The Ambassador in Saudi Arabia ( Childs ) to the Secretary of State
Subject: Christian religious services held on the Dhahran Air Base
During a call at the Foreign Office on March 29, Khairradin Bey,1 temporarily in charge, stated that His Majesty and the Minister of Defense had received a report that an American “Missionary”, Captain Sloan,2 was holding public religious services on the Dhahran Air Base attended not only by officers and men of the USAF but also by people from Aramco. In a long discussion which followed Khairradin Bey emphasized that Saudi Arabia was unique among Arab and Moslem states in that it included the Moslem holy places and that not since the time of Mohammed had any Christian activities ever been permitted in the country.
I informed Khairradin Bey that this was an extremely delicate question and that I hoped the Saudi Arabian Government would not bring it up in a way to make it difficult for us. I said very frankly that to press us unduly might have extremely unfortunate consequences.
In my discussion I emphasized that we fully appreciated the delicacy of the question for the Saudi Arabian Government but we expected the Saudi Arabian Government to show as great an understanding of our difficulties as we were disposed to show of theirs. Both I and Aramco had been pressed for an active pursuit of the matter with the Saudi Arabian Government but we felt that the situation would work itself out if the matter were handled with appropriate delicacy and if neither side were precipitate. I assured Khairradin Bey that so far as I was aware there were no American Christian “Missionaries” in Saudi Arabia nor were there any regularly established churches and I could assure him further that there were no public Christian religious services being held so far as I knew. I requested him earnestly not to press me for any further assurances beyond these. I said that I could not believe His Majesty would object to the assembling privately of officers and men of our air base at Dhahran for the saying of their prayers.
Khairradin said, after considerable argument, that the objections of the Saudi Arabian Government were not to what occurred in the privacy of the homes or quarters of the officers and men but to public atherings for the holding of public services in a fixed place and at [Page 1156] fixed times. He said it had come to the Saudi Arabian Government’s attention that Captain Sloan was a religious leader who was conducting these services and he wondered if Captain Sloan could not be transferred.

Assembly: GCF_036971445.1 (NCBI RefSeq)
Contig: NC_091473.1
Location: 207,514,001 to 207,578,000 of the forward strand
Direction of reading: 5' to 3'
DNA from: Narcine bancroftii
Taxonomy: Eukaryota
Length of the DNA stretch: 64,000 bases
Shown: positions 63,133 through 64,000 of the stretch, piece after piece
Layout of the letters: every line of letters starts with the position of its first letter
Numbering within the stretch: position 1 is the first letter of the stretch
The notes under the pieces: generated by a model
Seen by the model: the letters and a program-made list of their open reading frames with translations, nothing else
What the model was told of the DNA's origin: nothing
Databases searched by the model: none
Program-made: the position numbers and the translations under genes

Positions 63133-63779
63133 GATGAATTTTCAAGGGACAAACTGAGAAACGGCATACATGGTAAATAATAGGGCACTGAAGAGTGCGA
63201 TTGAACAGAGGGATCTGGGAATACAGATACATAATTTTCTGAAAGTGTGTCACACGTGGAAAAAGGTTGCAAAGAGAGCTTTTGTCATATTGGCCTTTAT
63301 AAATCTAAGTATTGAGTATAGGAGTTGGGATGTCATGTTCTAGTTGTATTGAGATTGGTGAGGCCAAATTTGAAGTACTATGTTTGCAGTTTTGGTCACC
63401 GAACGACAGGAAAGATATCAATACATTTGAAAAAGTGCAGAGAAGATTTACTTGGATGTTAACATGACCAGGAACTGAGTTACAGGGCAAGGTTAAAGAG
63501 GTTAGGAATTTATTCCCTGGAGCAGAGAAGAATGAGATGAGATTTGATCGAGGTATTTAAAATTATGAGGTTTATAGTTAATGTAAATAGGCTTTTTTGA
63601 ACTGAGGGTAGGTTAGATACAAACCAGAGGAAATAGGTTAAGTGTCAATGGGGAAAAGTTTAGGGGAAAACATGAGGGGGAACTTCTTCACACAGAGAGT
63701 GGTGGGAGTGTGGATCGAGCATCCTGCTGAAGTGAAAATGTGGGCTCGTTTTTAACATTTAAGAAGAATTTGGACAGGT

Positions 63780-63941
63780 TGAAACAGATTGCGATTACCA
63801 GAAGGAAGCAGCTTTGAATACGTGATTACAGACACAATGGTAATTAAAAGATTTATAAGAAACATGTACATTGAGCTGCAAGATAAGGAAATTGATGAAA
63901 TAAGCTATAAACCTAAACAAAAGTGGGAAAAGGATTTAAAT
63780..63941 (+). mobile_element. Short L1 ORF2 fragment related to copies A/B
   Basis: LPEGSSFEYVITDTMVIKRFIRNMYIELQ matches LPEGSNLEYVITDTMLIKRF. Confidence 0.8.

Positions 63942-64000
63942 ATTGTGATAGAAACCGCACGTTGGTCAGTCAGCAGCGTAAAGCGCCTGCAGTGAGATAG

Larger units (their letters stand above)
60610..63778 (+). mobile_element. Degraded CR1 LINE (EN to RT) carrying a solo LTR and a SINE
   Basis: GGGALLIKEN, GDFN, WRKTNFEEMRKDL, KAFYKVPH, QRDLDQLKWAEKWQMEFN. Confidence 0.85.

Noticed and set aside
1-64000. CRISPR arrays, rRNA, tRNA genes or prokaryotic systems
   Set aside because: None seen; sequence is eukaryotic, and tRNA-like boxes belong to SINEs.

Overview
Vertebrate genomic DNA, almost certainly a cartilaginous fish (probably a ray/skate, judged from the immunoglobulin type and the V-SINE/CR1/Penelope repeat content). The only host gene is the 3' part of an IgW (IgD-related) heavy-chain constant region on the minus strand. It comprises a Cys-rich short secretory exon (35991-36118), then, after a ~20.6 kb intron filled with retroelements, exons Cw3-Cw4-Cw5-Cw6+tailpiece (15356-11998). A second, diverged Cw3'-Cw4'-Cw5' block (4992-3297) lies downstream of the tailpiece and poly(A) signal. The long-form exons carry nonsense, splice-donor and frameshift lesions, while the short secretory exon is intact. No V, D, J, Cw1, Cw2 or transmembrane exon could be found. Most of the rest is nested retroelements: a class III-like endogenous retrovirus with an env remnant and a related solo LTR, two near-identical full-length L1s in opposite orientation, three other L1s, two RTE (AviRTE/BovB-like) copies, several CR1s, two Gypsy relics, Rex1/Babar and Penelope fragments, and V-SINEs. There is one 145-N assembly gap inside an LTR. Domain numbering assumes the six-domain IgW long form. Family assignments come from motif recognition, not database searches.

I replied that if the Saudi authorities could present me with facts establishing that Captain Sloan had conducted public services at which Moslems were present or could establish the fact that he had engaged in religious discussions with Moslems I would be glad to bring the facts to the attention of General O’Keefe with a recommendation for his transfer. I could not admit, however, a complaint against Captain Sloan for discussing religious matters with the officers and men of the USAF at Dhahran, as this was a purely internal administrative question which solely concerned General O’Keefe and the internal organization of the Air Base.
Khairradin’s conversation was extremely conciliatory but at the same time he sought by every means to obtain more specific assurances from me that no regular services would be held in a specific place at regular times which were open to the public. I avoided giving any such assurances and made it plain to him as diplomatically as possible that I could not and would not interfere with the holding privately of devotional exercises at Dhahran for the American officers and men of the USAF, but I stated I would take steps to see that such gatherings were restricted exclusively to those officers and men, and that there were no public gatherings to which outsiders might have access. I did everything possible to impress on Khairradin Bey the necessity of letting sleeping dogs lie as quietly as possible. He said he realized that I had a very great appreciation of the Saudi Arabian Government’s position in this matter. I said that I did but that if we were to keep this question from arriving at a very dangerous impasse it would be well for the Saudi Arabian Government to show as much understanding and appreciation of our situation as we had been disposed until now to show of theirs.
Later our very able Arab Secretary, Mohammed Effendi, said that when we were recently in Dhahran, Colonel Nagshabandi3 had informed him that a party of Saudi officials had visited the Airport on Sunday, March 5th and that their attention had been attracted by the numerous cars and visitors outside the Character Guidance Center and that he had been obliged to disclose the nature of what was taking place in answer to their inquiries. Mohammed said he believed this was the occasion for the latest démarche on the part of the Foreign Office.